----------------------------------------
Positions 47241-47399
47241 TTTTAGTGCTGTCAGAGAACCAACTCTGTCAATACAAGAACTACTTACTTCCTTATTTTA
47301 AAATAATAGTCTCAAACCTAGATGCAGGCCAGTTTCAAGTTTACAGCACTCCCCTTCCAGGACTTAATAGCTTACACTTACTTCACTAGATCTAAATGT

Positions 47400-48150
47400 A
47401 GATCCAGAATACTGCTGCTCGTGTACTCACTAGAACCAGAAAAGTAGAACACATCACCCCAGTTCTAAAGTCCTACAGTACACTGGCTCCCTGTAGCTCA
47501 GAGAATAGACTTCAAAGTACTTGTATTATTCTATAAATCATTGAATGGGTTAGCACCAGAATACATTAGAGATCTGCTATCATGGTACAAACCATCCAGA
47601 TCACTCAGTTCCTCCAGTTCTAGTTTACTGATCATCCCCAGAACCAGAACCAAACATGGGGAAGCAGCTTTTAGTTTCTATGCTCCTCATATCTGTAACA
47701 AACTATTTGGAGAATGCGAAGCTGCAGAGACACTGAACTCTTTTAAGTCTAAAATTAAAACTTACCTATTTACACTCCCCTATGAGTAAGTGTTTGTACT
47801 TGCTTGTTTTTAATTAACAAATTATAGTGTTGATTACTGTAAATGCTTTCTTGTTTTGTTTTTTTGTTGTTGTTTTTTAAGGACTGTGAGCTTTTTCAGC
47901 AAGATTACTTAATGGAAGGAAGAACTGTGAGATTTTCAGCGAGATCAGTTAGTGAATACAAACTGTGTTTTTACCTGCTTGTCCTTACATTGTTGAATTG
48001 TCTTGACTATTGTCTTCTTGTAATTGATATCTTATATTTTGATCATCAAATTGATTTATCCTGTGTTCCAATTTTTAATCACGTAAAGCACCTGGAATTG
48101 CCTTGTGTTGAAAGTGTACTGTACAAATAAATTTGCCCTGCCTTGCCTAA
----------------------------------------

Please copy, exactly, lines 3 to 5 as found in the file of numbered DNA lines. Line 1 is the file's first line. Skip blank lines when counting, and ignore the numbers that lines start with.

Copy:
47301 AAATAATAGTCTCAAACCTAGATGCAGGCCAGTTTCAAGTTTACAGCACTCCCCTTCCAGGACTTAATAGCTTACACTTACTTCACTAGATCTAAATGT

Positions 47400-48150
47400 A